Brett Aquila's Comment
member avatar

Just curious (i'm not a driver yet), would this be the end of someone's career in trucking?

No it wouldn't. There probably wouldn't be any major companies or highly reputable companies that would hire you but there would be a ton of smaller, more "outlaw" type companies that would. There are a lot of small companies around the country that still do things the old school way. They'll hand you paper logbooks, tell you to stay out of trouble, and load you up with all the miles any human can handle.

Once you got a few years of safe driving behind you again you'd be able to work your way back into the companies with high hiring standards. Then again, once you did some old school driving you might not want to go back.

It won't be long before everyone is required to run electronic logs though. The outlaw ways are slowly disappearing.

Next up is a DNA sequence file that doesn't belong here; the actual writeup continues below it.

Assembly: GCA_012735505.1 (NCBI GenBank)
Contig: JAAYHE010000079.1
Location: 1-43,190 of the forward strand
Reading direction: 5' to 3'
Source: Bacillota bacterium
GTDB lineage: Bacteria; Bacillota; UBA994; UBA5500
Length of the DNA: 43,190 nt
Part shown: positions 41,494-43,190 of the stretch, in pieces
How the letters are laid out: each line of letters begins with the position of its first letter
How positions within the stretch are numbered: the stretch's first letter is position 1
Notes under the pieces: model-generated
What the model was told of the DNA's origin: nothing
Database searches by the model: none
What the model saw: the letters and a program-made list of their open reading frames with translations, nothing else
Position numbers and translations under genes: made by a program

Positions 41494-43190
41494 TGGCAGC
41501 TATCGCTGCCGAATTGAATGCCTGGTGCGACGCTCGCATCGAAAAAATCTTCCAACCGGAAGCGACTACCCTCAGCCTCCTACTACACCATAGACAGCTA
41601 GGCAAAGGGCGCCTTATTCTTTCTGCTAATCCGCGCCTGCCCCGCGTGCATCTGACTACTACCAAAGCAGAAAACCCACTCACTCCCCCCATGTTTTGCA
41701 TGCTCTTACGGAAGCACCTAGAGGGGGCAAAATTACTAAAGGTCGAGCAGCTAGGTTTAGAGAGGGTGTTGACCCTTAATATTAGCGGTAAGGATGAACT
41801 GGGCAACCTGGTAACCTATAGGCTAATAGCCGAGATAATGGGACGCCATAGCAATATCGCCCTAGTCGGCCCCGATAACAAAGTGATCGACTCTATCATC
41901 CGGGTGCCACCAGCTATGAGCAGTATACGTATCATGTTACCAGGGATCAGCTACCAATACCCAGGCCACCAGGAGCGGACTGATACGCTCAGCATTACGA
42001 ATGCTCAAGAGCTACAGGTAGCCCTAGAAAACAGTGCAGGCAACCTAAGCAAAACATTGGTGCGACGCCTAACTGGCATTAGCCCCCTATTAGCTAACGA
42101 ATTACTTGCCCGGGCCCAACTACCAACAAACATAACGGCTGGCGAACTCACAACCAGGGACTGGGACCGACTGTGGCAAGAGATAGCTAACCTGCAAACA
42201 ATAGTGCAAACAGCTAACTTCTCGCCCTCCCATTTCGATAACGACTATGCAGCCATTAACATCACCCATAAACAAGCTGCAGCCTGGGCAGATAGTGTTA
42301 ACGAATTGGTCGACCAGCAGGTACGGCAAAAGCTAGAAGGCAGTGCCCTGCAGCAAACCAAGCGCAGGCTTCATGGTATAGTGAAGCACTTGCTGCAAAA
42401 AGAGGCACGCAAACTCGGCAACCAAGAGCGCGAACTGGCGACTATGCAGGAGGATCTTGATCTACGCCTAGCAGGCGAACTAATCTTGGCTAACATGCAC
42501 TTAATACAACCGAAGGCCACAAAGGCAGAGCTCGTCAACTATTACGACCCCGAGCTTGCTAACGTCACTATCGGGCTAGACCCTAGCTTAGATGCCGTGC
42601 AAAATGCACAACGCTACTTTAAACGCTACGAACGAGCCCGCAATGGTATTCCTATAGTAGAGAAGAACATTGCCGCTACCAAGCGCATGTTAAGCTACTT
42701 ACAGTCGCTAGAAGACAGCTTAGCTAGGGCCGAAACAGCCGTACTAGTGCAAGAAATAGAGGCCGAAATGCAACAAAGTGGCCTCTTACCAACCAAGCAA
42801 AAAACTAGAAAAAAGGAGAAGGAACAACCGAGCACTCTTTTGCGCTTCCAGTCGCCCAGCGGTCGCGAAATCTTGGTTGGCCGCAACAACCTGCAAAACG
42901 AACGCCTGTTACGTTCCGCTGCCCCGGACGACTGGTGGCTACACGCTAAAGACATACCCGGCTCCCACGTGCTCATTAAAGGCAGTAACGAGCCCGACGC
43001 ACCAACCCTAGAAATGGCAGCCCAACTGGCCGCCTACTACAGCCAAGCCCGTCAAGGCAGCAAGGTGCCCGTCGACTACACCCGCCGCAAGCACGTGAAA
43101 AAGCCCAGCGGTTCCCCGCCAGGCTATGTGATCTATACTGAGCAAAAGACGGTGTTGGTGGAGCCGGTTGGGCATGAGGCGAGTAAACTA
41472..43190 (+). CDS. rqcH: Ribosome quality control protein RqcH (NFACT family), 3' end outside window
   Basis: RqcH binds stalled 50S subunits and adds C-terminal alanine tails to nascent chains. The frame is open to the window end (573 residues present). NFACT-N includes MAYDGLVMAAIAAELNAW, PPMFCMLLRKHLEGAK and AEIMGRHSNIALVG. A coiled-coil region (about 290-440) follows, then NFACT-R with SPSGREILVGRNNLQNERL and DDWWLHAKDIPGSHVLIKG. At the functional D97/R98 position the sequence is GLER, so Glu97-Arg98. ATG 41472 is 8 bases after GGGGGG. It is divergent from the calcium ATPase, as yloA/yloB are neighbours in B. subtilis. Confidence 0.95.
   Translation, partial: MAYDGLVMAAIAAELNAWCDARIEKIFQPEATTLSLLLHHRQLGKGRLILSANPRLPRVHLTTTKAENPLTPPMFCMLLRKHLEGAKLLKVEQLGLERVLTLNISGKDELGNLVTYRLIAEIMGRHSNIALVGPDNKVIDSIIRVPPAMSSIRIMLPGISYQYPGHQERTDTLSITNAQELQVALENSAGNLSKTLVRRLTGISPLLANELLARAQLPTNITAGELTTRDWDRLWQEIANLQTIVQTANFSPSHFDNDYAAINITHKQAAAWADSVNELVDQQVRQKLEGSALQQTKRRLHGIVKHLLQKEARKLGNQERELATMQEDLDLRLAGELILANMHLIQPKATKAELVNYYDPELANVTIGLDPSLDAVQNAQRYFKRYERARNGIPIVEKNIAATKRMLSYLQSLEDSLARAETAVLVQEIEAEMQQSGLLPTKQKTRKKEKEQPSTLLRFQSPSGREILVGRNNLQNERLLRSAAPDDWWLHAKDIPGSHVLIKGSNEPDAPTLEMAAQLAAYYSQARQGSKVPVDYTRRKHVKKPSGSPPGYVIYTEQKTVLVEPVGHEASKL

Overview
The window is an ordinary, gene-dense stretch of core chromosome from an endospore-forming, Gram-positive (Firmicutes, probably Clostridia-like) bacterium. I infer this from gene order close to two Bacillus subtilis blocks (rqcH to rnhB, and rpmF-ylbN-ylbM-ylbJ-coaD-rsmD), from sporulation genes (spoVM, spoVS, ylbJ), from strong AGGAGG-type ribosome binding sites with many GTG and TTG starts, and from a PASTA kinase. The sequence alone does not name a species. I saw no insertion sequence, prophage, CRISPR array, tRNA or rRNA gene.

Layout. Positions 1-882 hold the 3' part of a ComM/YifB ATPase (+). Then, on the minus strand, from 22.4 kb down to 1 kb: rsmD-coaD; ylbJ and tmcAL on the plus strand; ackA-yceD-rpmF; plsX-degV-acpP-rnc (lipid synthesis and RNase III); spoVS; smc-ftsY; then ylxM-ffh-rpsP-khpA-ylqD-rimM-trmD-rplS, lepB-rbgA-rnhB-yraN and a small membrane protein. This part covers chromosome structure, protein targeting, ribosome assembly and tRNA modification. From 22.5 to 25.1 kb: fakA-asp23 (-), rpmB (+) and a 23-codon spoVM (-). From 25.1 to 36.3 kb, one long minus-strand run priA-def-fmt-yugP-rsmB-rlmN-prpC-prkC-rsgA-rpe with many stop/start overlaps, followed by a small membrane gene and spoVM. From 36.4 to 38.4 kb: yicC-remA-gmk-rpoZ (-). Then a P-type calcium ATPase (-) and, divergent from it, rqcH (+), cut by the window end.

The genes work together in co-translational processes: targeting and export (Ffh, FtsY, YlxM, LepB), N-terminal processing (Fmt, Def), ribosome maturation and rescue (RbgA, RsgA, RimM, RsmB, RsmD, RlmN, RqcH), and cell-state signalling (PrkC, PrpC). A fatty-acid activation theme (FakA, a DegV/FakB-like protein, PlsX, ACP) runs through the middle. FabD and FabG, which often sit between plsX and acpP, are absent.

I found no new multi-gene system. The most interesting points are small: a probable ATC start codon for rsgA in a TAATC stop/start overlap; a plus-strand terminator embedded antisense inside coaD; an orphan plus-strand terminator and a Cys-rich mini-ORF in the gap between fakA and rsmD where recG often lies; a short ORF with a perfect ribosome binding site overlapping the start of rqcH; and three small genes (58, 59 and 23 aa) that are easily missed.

Logbook:

A written or electronic record of a driver's duty status which must be maintained at all times. The driver records the amount of time spent driving, on-duty not driving, in the sleeper berth, or off duty. The enforcement of the Hours Of Service Rules (HOS) are based upon the entries put in a driver's logbook.

Electronic Logs:

Electronic Onboard Recorder

Electronic Logbook

A device which records the amount of time a vehicle has been driven. If the vehicle is not being driven, the operator will manually input whether or not he/she is on duty or not.

SAP:

Substance Abuse Professional

The Substance Abuse Professional (SAP) is a person who evaluates employees who have violated a DOT drug and alcohol program regulation and makes recommendations concerning education, treatment, follow-up testing, and aftercare.

EPU:

Electric Auxiliary Power Units

Electric APUs have started gaining acceptance. These electric APUs use battery packs instead of the diesel engine on traditional APUs as a source of power. The APU's battery pack is charged when the truck is in motion. When the truck is idle, the stored energy in the battery pack is then used to power an air conditioner, heater, and other devices